Nigerian democracy has finally slided into one of jackboot democracy and gunboat loyalty. You either toe the line of the ruling party, or get run out of town by government security apparatchik, especially the EFCC, Police, DSS and ICPC. It has never been so bad; not even during the military juntas when Decrees 2 and 4 were used to hunt down critics of government.
The latest of these atrocities and undemocratic acts were witnessed in Benue State recently, where the Police and DSS physically aided eight renegade Benue State House of Assembly members to force their way into the hallowed chambers, to begin a purported impeachment proceedings against the governor. They were led by a man who had earlier been removed as Speaker by the majority and even suspended. A court order was to affirm this removal and suspension with judicial imprimatur.
It is inconceivable that Nigeria could be brought down to this sorry state of nadir, this political mockery through utter desperation by a clueless, non performing government that has spent over three years of its governance blaming past administrations, spreading poverty, hunger, insecurity, monumental corruption, disease, squalor and parlous economy.
For the information of the uninformed advisers of this desperate government that will praise to high heavens today, a governor, politician or legislator when begging him at night like Nichodemus (in the full glare of cameras), and demonize and criminalize him the following day, when he decamps to another political party. Eight members of a House of Assembly of 30 cannot form a quorum to serve an impeachment notice on a sitting governor.
Impeaching a sitting governor is a very serious moral and constitutional issue, because it tantamounts to upturning the clear decision and will of the people of that state who had voted the governor into office for a fixed term. Section 188 of the 1999 Constitution prescribes at least eight major steps that must be taken towards impeaching a governor, beginning with a notice in writing signed by not less than one-third of the members of that state House of Assembly, alleging “gross misconduct” against the governor.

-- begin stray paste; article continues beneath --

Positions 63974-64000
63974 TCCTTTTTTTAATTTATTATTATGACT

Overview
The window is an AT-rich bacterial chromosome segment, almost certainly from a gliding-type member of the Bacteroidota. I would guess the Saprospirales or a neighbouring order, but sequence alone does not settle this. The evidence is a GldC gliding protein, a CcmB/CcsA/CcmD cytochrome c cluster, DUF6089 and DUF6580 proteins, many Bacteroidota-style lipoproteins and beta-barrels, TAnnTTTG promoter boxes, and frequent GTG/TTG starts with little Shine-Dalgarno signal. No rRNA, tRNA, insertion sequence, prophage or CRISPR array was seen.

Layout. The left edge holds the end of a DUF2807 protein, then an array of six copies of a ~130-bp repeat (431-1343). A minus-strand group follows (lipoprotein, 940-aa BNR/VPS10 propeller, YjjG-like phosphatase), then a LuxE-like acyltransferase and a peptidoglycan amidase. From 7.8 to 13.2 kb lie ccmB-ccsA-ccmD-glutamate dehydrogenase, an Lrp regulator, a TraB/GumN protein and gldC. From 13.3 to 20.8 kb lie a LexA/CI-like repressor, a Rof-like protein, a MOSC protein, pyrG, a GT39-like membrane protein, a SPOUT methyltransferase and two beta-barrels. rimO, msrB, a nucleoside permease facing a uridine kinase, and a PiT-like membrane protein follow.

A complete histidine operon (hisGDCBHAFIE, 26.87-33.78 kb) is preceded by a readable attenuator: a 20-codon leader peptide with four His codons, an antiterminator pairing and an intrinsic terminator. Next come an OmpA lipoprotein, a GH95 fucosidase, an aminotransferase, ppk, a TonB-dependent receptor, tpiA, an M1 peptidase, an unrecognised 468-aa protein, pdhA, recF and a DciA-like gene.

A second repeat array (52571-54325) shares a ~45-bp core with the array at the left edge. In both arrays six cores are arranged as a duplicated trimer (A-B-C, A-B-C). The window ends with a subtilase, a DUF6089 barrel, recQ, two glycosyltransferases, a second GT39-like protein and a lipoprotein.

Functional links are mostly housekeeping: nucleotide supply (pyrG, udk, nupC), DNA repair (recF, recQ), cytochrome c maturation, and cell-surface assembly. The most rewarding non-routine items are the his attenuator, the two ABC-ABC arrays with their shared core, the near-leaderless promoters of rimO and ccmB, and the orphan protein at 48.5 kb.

In the Benue State case, there are 30 members. One-third of 30 is 10. But, the farce witnessed recently was a suspended former Speaker (who is therefore not even a member of the House for now), leading seven other members with the full protection of Police and DSS to gatecrash into the Assembly, while the legitimate 22 members were securely locked out. Seven members cannot form a quorum to serve a notice of impeachment on Governor Samuel Ortom. At least, 10 members are required. The members that schemed this legal and constitutional hara-kiri of purporting to give impeachment notice to the governor are actually seven not eight, as erroneously published in so many quarters. Once the former Speaker was removed and suspended by the majority for six months, he ceased to be a member of the House for the period of suspension. To suspend is to adjourn, postpone, defer, interrupt, arrest, delay, keep in abeyance or interlude, or shelve.